Coverage maps need not be confusing
The good, the bad and the ugly of mapping in telecommunications
In late 2014 the United Kingdom government said it would like mobile operators to share coverage to cut out so-called “notspots”, or areas where there is no signal. Naturally, there has been some resistance to imposed domestic roaming as coverage is traditionally a major differentiator between mobile operators. Underpinning some of the arguments in support of national roaming is a number of cellular coverage maps. Sadly, many of these are cartographically quite poor and are limited in carrying their message. This is true of many maps used to depict coverage, whether wired or wireless services. However, coverage maps need not be confusing.
This map from the Guardian (a UK newspaper) website represents wired broadband availability and performance, based on reports submitted by the public. This map illustrates two important points:
- Web mapping services, such as this one which is based on Google Maps, provide a straightforward mechanism to put symbols or “pins” on the map. However, when these become numerous, there are issues of legibility since the points in dense areas appear on top of each other at national level. These “chicken pox” maps are sadly quite common in web mapping as it is easy to geocode and put markers on a map.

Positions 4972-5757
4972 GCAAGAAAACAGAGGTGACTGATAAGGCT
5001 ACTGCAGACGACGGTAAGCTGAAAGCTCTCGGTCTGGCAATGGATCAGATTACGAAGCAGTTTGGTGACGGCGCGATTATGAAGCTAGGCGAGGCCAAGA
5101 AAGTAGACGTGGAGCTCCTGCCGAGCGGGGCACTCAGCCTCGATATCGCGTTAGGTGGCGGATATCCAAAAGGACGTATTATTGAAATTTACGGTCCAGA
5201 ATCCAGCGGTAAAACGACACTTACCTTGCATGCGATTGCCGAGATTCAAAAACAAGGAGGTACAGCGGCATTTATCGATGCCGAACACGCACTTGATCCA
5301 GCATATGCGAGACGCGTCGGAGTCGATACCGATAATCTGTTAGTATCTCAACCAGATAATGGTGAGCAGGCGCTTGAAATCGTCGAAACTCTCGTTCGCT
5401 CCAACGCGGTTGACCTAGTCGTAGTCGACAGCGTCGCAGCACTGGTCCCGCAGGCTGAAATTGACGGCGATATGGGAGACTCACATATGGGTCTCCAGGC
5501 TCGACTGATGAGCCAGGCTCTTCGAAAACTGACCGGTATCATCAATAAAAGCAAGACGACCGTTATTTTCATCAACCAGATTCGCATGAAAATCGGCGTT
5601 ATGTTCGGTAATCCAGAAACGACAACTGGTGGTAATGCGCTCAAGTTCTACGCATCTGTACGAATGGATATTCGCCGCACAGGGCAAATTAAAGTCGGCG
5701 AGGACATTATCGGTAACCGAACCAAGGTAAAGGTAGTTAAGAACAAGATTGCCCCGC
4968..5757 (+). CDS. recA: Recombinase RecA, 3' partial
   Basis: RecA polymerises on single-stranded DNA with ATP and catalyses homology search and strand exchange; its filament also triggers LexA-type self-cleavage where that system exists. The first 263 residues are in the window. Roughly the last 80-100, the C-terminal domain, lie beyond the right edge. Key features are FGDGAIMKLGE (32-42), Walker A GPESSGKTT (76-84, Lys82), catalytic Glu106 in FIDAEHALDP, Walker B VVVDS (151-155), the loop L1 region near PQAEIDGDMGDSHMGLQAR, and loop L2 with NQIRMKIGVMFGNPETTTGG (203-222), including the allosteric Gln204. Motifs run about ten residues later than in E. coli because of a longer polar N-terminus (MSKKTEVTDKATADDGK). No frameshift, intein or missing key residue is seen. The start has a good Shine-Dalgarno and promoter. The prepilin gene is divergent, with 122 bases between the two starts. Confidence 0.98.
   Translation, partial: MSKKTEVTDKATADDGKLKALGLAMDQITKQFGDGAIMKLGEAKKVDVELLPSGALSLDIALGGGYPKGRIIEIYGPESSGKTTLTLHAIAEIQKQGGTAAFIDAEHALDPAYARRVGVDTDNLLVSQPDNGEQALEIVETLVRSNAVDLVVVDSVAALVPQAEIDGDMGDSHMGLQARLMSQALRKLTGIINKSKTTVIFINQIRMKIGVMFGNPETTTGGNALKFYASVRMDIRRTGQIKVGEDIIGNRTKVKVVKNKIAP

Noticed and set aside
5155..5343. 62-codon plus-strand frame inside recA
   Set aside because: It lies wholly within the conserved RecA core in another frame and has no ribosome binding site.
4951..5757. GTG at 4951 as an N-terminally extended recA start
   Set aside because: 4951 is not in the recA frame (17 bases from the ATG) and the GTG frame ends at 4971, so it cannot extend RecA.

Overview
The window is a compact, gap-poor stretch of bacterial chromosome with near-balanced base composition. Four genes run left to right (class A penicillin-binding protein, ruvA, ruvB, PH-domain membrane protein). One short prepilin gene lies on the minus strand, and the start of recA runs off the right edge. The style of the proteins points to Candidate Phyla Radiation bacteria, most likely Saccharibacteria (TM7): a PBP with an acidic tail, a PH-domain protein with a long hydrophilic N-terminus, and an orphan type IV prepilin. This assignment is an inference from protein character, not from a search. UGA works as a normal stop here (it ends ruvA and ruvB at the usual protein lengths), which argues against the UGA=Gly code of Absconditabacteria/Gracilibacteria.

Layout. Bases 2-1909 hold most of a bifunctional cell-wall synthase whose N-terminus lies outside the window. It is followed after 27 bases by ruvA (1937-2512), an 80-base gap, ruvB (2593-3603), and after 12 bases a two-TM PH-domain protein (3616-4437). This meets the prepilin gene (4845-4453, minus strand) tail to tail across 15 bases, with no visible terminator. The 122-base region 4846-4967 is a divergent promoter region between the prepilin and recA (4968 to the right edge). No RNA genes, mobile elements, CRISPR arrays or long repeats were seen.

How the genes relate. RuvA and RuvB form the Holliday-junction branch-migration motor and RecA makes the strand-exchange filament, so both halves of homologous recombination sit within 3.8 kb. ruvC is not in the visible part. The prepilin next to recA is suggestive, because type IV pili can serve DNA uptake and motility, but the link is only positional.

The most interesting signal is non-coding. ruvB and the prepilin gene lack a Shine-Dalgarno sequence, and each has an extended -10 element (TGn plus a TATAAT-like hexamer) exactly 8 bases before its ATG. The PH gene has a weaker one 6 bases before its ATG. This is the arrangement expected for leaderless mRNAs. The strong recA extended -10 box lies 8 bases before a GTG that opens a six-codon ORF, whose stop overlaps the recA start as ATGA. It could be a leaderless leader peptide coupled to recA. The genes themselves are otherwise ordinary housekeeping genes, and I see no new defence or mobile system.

- Unless surveys also encourage people to submit that they have no broadband coverage (one assumes they would have to file such a report from the office, local library, coffee shop, etc.) then such maps cannot be an accurate records of where there is really no coverage. The map therefore shows where there is coverage, but cannot be used to infer where there is not.
Better maps, better understanding
Coverage maps are useful and powerful modes of communication, but this must come with a degree of responsibility. Some key factors to consider are:
- Is the coverage comparable from network to network? Were the same signal levels, or broadband speeds, used to make a fair side-by-side comparison?
- What is the vintage of the coverage data? Is old coverage being shown next to new?
- Has any processing of data for aesthetic purposes significantly changed the coverage?
- Is the coverage clear with the important elements unhindered with superfluous detail?
- Are the colours used carefully chosen and friendly to those 1 in 12 men, plus some ladies too, who have a colour vision deficiency (CVD) aka “colour blind”?